Coming back to earth, email and automation will be coming together for a pick and mix. But don’t be sad—the marketer is the winner here, getting more possibilities to do more advanced campaigns easily.

Key Aspects to Email Marketing Campaigns

On any given day, most of our email inboxes are flooded with a barrage of automated email newsletters that do little else besides giving us another task to do on our commutes to work -- namely, marking them all as unread without reading or unsubscribing altogether.

It may not seem like a good idea to add to all the noise. However, according to Marketing Guru's - the average ROI for email marketing is $38 for every $1 spent. Needless to say, email is an important component of a marketing strategy, and its success relies largely on how well you craft your email campaigns.

What is an email marketing campaign?

An email marketing campaign consists of planned content distributed via email with the goal of accomplishing a specific goal for the organization. It's important that an email campaign's recipients have opted in to receive this content and that each piece offers something valuable.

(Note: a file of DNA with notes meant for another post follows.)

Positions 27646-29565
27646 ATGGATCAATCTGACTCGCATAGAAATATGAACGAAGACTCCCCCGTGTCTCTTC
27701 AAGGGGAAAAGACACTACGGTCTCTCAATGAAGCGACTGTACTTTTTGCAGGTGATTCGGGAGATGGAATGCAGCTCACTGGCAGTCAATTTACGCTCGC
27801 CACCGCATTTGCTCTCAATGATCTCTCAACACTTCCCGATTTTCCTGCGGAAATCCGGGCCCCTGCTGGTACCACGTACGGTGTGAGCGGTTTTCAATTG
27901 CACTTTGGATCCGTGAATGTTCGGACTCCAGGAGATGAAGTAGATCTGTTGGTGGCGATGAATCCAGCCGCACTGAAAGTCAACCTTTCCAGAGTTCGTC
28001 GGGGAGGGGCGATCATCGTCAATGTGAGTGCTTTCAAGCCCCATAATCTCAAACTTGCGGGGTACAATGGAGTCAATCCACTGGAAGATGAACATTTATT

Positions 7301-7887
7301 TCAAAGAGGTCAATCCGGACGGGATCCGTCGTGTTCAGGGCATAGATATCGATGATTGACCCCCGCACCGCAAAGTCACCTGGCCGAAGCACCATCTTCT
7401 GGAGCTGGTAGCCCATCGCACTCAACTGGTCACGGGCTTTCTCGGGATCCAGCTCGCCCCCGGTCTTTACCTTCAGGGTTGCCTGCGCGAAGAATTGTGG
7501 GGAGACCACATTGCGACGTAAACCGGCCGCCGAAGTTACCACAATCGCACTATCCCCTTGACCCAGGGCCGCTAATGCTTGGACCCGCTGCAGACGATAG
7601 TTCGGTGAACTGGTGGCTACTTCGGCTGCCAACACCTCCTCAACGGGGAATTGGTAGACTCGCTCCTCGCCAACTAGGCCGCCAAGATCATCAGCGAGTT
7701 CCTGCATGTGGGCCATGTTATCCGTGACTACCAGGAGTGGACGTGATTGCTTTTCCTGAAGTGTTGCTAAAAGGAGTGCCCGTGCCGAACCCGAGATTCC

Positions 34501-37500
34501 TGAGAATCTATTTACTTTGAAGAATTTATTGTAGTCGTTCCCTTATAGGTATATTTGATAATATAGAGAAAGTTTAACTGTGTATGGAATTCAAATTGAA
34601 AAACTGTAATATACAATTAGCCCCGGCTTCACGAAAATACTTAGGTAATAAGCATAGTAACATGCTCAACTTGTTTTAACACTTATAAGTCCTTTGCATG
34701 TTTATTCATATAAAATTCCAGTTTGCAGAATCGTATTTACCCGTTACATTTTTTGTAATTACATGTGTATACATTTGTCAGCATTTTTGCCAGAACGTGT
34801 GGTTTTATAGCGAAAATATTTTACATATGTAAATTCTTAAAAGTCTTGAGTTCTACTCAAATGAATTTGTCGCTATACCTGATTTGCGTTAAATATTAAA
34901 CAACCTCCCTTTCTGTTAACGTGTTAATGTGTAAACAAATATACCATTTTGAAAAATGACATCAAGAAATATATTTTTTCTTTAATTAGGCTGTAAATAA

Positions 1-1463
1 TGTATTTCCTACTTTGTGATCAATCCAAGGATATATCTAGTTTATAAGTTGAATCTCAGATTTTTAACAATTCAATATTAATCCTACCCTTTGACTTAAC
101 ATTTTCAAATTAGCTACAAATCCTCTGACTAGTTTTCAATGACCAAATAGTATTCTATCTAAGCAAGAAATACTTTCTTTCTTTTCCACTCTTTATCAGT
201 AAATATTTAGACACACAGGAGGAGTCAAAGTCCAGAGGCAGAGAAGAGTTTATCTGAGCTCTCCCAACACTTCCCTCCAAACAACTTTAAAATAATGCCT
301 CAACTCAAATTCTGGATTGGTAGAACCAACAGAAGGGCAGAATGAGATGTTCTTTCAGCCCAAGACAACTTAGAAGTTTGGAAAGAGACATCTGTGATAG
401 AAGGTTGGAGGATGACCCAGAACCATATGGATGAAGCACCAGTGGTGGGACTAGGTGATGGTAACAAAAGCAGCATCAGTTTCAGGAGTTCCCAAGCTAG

Here are some examples of different purposes your email campaign may set out to accomplish:

  • Traffic generation - Email can be an effective promotion channel for the high-value content you create on your website.
  • Awareness - Not everyone who opts into your email list is ready for a purchasing decision. You can use email marketing to stay top of mind while providing the educational content that is most relevant to them.
  • Lead nurturing - As you stay top of mind, you may also consider ways to identify the leads you have with the highest purchase intent and provide conversion-focused content that "nurtures" them toward a sale (or at least toward becoming sales-ready).